Macron, who is squarely situated at the ideological center of French politics, could potentially fit into either party—which would make him viable in neither. He would be unlikely to win this particular first-round vote—a party primary—since he does not represent the base of progressive primary voters in the left party or of conservative voters in the right party. Instead, the progressive voters in the left party would likely nominate Mélenchon and the right party would likely nominate Le Pen.

And the candidate who enjoys the most widespread support among French voters would be shut out of a general election.

So, who would have won a head-to-head matchup between Mélenchon and Le Pen? I could not find any prominent pollsters who asked respondents for their preference between the two. However, several reliable polls asked respondents whom they would vote for if their top choice were not an option in the runoff. We can use these results to infer how Mélenchon would have fared in a race against Le Pen.

First, let’s allocate to Le Pen and Mélenchon the vote share they each received in the real first-round election: rounding to the nearest percentage point, 23 percent and 22 percent, respectively.

Second, let’s allocate to Le Pen the vote share of all candidates to the right of Macron, and to Mélenchon the vote share of all candidates to Macron’s left. Altogether, about 40 percent of French voters cast first-round votes for a candidate who was ideologically closer to Le Pen, and only 32 percent cast votes for candidates ideologically closer to Mélenchon.

Table 1: Round 1 Actual Vote Share of Candidates

[Source: Wikipedia.]

This leaves the 28 percent of French voters for whom Macron was their preferred choice. If Macron’s supporters would have broken for Mélenchon overwhelmingly, then his head-to-head matchup with Le Pen probably would have been competitive.

However, an Ipsos poll conducted days before the first-round election found that Macron supporters preferred Le Pen over Mélenchon by a two-to-one margin. More generally, out of respondents for whom Macron was their first choice, 53 percent said that a more conservative candidate was their second choice, whereas only 33 percent preferred a candidate who was more progressive than Macron. These results were not an anomaly; another survey conducted in March found similar trends.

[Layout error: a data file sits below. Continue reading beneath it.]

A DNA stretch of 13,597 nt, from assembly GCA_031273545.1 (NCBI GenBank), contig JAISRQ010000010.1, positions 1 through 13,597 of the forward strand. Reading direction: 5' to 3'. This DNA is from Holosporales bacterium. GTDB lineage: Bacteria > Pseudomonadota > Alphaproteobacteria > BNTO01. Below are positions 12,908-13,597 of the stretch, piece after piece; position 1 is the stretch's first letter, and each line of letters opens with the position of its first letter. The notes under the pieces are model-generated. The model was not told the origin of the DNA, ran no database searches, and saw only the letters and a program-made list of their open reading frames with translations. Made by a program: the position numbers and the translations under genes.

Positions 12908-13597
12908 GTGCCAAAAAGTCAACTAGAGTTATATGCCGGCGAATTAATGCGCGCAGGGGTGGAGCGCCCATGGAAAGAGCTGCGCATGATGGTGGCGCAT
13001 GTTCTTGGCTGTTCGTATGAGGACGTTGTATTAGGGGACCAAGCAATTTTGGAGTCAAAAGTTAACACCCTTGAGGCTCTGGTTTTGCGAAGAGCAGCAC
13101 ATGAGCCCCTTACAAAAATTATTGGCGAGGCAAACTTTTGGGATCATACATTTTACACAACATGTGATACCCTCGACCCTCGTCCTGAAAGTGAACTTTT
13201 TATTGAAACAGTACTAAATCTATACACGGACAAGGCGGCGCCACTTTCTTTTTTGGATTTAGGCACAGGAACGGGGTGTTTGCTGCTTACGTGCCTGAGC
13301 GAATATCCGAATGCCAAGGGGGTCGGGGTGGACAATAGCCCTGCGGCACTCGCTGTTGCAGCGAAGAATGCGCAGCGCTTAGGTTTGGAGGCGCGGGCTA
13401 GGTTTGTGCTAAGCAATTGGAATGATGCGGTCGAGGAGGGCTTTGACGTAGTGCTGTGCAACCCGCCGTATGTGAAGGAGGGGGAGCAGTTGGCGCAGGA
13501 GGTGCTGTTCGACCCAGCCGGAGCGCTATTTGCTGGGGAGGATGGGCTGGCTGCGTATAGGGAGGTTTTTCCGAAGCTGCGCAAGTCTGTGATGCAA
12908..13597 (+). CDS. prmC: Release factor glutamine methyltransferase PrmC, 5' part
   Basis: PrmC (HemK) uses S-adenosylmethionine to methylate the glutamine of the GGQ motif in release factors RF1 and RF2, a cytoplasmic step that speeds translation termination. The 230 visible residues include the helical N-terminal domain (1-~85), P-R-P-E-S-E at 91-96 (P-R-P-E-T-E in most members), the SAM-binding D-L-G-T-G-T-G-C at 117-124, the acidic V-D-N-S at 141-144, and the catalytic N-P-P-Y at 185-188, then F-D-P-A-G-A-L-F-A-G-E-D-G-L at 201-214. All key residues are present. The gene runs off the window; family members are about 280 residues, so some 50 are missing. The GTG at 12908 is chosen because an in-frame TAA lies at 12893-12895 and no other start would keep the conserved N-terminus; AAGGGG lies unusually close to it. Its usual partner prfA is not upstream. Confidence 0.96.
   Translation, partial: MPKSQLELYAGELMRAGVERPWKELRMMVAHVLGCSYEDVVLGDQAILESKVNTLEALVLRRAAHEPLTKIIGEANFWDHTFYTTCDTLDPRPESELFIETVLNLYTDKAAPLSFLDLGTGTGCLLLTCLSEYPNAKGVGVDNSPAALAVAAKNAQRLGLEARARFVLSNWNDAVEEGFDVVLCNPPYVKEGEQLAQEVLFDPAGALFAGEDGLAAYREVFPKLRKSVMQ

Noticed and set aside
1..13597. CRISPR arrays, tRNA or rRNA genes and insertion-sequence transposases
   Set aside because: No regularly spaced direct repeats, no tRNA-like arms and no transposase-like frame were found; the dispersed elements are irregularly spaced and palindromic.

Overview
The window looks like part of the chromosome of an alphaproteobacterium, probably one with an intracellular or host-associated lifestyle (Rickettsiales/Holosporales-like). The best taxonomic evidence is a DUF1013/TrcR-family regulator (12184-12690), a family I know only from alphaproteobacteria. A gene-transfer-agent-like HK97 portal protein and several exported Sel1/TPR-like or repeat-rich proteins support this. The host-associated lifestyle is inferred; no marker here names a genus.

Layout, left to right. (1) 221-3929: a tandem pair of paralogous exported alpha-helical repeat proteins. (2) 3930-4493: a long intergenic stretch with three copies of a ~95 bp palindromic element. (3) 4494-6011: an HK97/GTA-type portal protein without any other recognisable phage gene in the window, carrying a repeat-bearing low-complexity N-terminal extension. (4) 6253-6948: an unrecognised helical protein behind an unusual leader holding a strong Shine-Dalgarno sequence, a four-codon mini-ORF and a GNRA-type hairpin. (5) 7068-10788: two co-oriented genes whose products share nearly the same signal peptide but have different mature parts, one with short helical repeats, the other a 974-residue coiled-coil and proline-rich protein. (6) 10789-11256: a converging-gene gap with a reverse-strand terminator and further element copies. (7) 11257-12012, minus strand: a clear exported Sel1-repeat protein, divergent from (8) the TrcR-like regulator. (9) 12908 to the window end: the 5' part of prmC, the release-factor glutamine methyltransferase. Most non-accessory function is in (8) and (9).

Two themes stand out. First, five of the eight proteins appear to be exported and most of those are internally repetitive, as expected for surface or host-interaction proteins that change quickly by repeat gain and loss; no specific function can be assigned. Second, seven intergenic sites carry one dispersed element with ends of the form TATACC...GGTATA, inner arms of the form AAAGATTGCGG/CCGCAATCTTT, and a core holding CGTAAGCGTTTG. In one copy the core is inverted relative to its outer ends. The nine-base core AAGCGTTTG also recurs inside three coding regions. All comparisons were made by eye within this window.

Table 2: Second Choice of Respondents Whose First Choice was Macron

[Source: Ipsos poll conducted April 8, 2022.]

This analysis relies on a number of assumptions. This approach doesn’t allow us to make precise predictions about what a runoff between Mélenchon and Le Pen might have looked like—only best guesses based on our counterfactual premise. However, we can confidently say that nothing from the actual round-one results or polling data suggests that Mélenchon would have defeated Le Pen straight-up.

The beauty of the French electoral system is that the general electorate could express its dissatisfaction with the political left in the first round, by rallying around a centrist candidate with broad support. This candidate has now twice prevented the election of a right-wing radical whose views are fundamentally at odds with a large majority of French voters.

But if France used American electoral institutions that all but guarantee two-party rule, as well as partisan primaries to determine its head-to-head second-round elections, Le Pen would likely be the French president-elect, and the West would have just lost a crucial ally in the global battle against Putin and authoritarianism.

Given our own recent experience with an illiberal right-wing president, the United States needs to continue exploring more representative electoral institutions, including the top-two system used in France, which we would generally call a “nonpartisan primary” here. Elections that reflect the will of all voters are not just fair—they safeguard the democratic experiment.

Richard C. Barton

Richard C. Barton, the Democracy Fellow at Unite America, is a Ph.D. student in government at Cornell University. Twitter: @richardbarton85.